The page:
Talent, OR and Falmouth, MA –Scientists from Wild Heritage and Woodwell Climate Research Center used the latest data on carbon stored in forests to document the importance of the Tongass rainforest in southeast Alaska as a natural climate solution. This single 16.5 million-acre national forest, the largest of the national forests, stores approximately 20% of the carbon in the entire national forests system. The team compiled data on plant biomass and soil carbon stocks derived from published sources, including over 1,000 plots in the USDA Forest Service Forest Inventory and Analysis network at a scale of 30-m (100-ft) pixels. The total carbon stock was then summarized for old growth, young growth, Inventoried Roadless Areas, and 77 priority watersheds for fish and wildlife known as the Tongass 77. The Tongass contains the highest concentration of old-growth rainforests (5.1 million acres) and roadless areas (9.1 million acres) in the nation.
According to Dr. Dominick DellaSala, lead author on the paper, “old-growth forests on the Tongass store the equivalent of 1.5 times the nation’s total annual carbon pollution (ca. 2019), locking it away long term in ancient trees and soils.” DellaSala is on a team of international scientists currently documenting the importance of primary, unlogged forests world-wide. DellaSala added, “our findings reinforce the president’s remarks on Earth Day that older forests are the lungs of the planet and are key to forestalling severe climate impacts.”
On Earth Day, President Joe Biden issued an Executive Order directing federal agencies to conduct a science-based inventory of the nation’s mature and old-growth. The president also directed federal agencies to protect 30% of the nation’s lands and waters by 2030 (30 x 30).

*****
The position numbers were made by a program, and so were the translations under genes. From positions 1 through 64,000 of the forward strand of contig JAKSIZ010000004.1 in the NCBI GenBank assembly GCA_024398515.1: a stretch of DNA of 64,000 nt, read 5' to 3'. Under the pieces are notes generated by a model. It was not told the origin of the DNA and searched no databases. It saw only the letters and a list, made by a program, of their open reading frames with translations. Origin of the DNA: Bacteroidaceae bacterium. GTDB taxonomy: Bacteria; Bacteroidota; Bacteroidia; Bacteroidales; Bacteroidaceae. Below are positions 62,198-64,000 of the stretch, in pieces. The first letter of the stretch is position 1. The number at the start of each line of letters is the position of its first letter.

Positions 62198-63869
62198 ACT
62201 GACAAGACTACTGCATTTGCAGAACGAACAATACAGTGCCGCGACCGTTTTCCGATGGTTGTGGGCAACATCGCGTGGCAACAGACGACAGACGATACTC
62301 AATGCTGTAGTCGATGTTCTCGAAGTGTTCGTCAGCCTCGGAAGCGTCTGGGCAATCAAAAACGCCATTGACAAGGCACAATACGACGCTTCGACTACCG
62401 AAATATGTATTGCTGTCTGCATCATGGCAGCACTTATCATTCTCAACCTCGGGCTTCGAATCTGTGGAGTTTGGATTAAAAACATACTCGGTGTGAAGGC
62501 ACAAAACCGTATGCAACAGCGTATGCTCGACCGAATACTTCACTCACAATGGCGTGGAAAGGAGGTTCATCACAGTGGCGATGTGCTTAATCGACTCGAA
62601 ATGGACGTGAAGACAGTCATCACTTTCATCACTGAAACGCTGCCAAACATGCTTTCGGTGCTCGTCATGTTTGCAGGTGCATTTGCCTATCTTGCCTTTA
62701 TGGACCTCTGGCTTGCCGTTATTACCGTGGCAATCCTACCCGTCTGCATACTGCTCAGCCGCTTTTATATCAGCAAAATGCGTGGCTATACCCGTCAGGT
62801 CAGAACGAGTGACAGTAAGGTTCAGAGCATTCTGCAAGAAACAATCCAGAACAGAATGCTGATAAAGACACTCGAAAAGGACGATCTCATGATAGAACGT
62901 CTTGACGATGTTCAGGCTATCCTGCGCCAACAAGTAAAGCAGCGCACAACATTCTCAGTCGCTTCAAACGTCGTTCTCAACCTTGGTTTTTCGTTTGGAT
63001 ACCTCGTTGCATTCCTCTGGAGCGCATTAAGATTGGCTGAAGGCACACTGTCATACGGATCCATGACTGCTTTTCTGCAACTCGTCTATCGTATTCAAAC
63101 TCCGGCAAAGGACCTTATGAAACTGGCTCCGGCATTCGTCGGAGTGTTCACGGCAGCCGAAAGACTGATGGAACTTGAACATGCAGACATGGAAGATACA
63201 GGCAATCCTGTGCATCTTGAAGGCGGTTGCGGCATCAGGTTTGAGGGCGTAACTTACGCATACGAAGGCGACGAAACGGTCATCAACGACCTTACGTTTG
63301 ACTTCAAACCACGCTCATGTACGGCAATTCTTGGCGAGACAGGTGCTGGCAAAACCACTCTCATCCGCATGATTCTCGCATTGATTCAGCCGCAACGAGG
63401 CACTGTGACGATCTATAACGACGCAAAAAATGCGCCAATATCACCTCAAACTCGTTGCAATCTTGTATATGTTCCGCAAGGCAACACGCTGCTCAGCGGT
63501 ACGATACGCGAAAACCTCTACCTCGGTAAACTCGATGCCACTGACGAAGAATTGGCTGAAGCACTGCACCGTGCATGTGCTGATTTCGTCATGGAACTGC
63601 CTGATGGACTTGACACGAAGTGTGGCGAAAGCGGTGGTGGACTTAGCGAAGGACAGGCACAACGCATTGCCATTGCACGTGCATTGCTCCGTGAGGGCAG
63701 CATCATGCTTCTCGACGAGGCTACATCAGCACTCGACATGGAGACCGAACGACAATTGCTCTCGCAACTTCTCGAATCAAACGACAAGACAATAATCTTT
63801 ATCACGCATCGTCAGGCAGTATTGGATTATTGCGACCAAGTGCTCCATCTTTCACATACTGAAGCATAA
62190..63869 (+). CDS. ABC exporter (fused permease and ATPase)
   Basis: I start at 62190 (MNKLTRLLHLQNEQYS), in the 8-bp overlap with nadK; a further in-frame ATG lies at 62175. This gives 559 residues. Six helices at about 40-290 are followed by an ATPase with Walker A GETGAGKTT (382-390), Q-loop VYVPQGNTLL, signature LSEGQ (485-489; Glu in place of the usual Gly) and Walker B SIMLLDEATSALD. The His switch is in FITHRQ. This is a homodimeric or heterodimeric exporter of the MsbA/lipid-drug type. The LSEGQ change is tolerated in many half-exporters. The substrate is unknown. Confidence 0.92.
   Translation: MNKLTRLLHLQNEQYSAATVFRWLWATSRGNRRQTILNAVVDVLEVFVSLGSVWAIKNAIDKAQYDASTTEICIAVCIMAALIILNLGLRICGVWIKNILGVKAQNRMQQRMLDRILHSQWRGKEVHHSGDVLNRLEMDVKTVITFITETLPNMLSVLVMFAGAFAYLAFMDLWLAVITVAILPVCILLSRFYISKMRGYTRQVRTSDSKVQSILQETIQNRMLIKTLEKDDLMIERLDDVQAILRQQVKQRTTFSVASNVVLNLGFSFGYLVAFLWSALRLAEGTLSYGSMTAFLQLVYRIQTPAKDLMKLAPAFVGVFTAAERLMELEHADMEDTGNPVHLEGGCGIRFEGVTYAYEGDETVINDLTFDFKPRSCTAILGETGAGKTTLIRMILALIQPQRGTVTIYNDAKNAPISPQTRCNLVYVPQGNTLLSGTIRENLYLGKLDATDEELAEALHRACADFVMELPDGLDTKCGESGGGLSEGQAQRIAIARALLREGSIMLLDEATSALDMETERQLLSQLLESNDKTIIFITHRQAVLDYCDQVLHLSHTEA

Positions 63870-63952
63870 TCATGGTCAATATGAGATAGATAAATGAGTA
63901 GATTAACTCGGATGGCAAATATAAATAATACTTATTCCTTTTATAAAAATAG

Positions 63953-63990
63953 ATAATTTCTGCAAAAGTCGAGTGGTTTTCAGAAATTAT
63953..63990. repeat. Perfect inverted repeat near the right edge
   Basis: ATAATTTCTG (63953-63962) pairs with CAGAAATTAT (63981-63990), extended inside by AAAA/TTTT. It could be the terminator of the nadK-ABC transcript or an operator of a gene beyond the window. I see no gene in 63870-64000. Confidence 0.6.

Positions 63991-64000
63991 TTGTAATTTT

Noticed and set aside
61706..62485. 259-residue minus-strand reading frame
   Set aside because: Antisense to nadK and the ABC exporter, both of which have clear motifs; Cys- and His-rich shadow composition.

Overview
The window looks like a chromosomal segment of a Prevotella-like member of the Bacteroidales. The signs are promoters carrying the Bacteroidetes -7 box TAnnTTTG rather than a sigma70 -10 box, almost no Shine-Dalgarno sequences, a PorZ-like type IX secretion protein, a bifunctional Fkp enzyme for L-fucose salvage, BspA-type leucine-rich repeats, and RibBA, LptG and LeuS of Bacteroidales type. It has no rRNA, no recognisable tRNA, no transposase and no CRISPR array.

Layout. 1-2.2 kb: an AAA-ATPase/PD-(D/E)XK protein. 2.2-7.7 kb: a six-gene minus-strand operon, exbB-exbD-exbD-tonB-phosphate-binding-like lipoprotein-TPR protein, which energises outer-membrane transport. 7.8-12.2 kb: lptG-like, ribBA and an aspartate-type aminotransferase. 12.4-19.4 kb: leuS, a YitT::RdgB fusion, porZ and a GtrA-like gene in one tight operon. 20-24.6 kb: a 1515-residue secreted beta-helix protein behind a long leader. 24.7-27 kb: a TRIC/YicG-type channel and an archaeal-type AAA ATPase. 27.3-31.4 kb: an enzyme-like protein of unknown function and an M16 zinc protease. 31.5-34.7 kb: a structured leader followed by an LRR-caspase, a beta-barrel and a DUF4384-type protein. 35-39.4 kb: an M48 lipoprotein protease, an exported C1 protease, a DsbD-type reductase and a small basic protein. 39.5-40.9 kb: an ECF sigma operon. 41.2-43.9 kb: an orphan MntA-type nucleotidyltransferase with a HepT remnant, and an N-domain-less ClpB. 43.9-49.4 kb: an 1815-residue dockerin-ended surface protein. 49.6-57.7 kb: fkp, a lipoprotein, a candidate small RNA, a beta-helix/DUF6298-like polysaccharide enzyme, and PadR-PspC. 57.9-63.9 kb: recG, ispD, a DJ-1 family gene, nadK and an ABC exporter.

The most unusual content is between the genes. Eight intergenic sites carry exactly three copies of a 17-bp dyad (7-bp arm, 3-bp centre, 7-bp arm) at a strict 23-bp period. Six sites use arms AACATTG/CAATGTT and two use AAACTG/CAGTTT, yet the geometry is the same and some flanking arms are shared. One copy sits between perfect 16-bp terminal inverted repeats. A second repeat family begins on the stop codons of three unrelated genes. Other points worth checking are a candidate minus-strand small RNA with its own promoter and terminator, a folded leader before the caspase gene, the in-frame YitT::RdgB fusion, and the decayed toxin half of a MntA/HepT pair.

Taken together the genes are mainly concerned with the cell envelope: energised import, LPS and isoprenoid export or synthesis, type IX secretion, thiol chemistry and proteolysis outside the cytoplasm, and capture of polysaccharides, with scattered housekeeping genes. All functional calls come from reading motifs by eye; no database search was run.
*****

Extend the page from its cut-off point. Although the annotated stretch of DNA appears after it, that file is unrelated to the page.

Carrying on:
“There are few places remaining on the planet where temperate rainforests are this intact and are as well positioned to help the planet mitigate climate change while also meeting the needs of local communities and wildlife,” stated study co-author Dr. Wayne Walker. “The Tongass is a very special climate refuge and its old-growth forests and roadless areas should be managed as an interconnected carbon reserve network.”
The main findings reported in the peer-reviewed journal Land indicate:
- The majority (75%) of the forest carbon on the Tongass is held in roadless areas and old-growth rainforests. A small portion is in previously logged and roaded young forests.
- The Tongass 77 stores about 15% of the total carbon, most of which overlaps with old growth areas that support relatively abundant fish and wildlife species.
Logging on the Tongass began ca. 1909 and remained relatively low until 1947 when two 50-year timber pulp contracts were signed, resulting in a 15-fold increase in logging levels mainly targeting the largest, oldest trees. After termination of the pulp contracts in 2000, logging declined precipitously, reaching its lowest levels in 2019. The transition period from 2016-2100 is anticipated to shift logging into young-growth forests where carbon reserves are lowest. Carbon dioxide emissions track logging levels with highest emissions (>1 million metric tons CO2) released annually during the 1970s and lowest in 2021 (0.2 million metric tons). Emissions are projected to remain at nearly 0.3 million tons CO2 annually by the end of the century.
“The Tongass contains 16% of the nation’s roadless areas and is one of the most carbon-dense forests in the National Forest system,” according to study co-author, Seth Gorelik. “During a time when we are striving to rapidly cut greenhouse gas emissions, we need federally mandated protection of the Tongass now more than ever.”
The study recommended protecting remaining old-growth forests, roadless areas, and the Tongass 77 priority watersheds while saving the young growth within roadless areas to recapture carbon emitted from past logging. The predominant amount of young-growth forest available to support the timber transition is within already roaded and previously logged forests that have naturally reforested and can meet timber supply needs.